Although the present invention arose from a need for a change-detecting device and method having a strong capability for rejecting extraneous changes in a visible domain, it is contemplated that the invention in its broader aspects is applicable to other domains of continuous or quasi-continuous nature, i.e., domains capable of being scanned and sampled. Thus, the term domain" in its broadest sense is applicable not only to a scene illuminated by visible light but to an area emanating electromagnetic radiation other than of visible light or to means radiating a sound spectrum. As an example, the latter domain might comprise sounds generated by a normally functioning piece of mechanical equipment in which changes indicating malfunction are to be detected.

The term "surveillance" as used in its broadest sense herein includes the concept of observation of the domain of interest for long continuous periods or short occasional periods and it is not intended that the term be limited to the sense of guarding a changeable domain, although the primary embodiment of the invention is particularly adapted to such use.

The embodiment of the invention shown is, however, particularly useful for maintaining surveillance over warehouses, storerooms, vaults, closed stores, other space areas, and other situations where human watchmen or sentinels have historically been used to detect trespassing persons or things or undesirable occurrences such as fire or the like.

As a result, the following discussion will, for convenience in illustration only, refer primarily to such use.

Despite the traditional importance there has been a recent tendency to replace or supplement human guards with mechanized devices and more usually with electronic devices including those with visual-sensing capabilities. in one known arrangement, one human guard is enabled to do the work of several by watching a television receiver connectable alternatively to a plurality of television cameras positioned to view areas or objects to be protected. in this arrangement, no area is continuously under surveillance which may allow an undesirable condition to escape detection or at least delay detection. Further, actual detection of a prowler or the like is still done by the human guard and thus depends on his sharpness of perception as well as his alertness and integrity.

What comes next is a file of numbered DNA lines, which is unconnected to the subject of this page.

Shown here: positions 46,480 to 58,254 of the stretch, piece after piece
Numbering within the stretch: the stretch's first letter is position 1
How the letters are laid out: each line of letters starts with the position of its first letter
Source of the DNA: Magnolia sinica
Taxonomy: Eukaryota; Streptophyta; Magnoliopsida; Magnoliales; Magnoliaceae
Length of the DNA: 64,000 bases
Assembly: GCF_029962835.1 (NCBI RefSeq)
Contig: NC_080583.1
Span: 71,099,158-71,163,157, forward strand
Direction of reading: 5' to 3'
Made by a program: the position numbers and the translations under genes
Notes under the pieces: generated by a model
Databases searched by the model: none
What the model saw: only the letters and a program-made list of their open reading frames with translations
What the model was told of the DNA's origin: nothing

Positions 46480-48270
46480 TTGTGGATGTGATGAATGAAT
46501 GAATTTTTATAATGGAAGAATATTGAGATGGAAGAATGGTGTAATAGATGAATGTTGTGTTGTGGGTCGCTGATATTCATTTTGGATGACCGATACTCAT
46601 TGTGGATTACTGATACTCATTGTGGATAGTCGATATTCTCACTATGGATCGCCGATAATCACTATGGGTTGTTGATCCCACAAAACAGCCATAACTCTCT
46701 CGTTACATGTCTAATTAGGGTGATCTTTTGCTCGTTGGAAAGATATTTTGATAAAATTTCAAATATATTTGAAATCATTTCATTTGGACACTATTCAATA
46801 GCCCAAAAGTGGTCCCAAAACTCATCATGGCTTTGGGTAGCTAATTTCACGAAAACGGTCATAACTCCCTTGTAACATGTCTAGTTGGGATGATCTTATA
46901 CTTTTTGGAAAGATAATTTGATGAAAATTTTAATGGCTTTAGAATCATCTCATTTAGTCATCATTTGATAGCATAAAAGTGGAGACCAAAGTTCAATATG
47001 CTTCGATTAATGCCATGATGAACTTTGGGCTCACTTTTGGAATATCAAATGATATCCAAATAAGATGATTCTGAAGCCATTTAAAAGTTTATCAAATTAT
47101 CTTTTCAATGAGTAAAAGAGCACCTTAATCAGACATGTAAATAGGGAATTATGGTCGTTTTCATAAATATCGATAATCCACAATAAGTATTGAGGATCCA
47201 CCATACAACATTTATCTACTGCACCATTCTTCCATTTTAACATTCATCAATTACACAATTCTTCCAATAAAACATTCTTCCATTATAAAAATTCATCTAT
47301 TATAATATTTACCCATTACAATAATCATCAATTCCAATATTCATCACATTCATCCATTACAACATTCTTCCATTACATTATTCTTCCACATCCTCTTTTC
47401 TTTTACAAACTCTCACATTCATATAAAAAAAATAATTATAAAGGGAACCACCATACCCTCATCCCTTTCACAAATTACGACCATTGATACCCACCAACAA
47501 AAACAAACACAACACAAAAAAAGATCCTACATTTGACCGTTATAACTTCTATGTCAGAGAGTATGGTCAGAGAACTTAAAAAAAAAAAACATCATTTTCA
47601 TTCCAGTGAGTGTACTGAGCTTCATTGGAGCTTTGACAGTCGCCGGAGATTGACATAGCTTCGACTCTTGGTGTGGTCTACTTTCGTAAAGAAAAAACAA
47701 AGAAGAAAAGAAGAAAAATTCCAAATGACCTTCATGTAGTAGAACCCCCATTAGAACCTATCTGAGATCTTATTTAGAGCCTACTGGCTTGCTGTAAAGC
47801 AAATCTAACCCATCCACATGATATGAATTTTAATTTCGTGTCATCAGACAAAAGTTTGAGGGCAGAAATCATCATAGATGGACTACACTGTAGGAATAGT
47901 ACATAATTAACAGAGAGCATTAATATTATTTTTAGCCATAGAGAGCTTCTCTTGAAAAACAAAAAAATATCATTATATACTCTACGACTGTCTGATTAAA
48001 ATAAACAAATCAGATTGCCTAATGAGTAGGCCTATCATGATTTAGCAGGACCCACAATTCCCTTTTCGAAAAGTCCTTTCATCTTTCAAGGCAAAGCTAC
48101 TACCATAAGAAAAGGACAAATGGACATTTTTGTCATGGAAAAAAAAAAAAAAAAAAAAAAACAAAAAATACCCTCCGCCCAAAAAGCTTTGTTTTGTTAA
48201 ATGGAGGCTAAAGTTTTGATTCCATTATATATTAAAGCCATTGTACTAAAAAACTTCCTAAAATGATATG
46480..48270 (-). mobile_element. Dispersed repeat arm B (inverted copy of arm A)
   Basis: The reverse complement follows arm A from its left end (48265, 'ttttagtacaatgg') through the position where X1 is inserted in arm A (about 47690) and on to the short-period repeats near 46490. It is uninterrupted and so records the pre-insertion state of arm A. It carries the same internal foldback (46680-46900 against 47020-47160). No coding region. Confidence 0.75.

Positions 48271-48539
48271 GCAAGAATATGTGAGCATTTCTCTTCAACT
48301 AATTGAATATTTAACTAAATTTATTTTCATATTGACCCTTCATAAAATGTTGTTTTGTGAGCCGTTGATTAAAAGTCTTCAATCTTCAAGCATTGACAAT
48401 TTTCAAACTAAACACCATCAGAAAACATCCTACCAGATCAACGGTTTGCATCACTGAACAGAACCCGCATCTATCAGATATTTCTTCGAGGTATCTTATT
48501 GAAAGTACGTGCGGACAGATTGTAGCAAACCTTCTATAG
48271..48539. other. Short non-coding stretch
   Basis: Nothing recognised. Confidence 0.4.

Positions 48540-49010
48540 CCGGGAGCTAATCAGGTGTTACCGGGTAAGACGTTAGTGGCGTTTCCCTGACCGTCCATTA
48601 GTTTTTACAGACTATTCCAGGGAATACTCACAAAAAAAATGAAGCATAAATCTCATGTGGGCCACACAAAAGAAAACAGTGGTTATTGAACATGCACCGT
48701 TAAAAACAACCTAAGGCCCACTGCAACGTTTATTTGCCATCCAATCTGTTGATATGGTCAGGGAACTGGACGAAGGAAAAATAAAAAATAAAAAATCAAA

A further known device provides a television screen fed from a television camera surveying the area to be protected in which a plurality of photocells are fixed in front of the television screen. A change in photocell output activates an alarm. Such a device, however, may be expected to have a number of disadvantages and may not be workable for many applications. More particularly, each photocell tends to detect the average light intensity of over a relatively large area of the television screen, generally corresponding in size to the photocell itself. Thus, changes in the image within that area would not be detected unless the average light intensity for the area changed. Thus, such systems have not generally had a high degree of discrimination.

Further, a relatively large range of light intensity change must be allowed for each photocell to prevent false alarms due to variations in the light input to the photocell caused by normal electrical and optical noise, e.g., noise from power line fluctuation, radiofrequency interference and a wide variety of other sources. Even when the sensitivity of such a system is set at a relatively low level it would be expected that a relatively high incidence of false alarms due to large amplitude, random noise might occur. Further, such a known system may be sensitive to false alarms resulting from natural optical phenomena such as the gradual darkening of a windowed room at dusk, shifting of shadows thrown by sunlit objects in the field of view.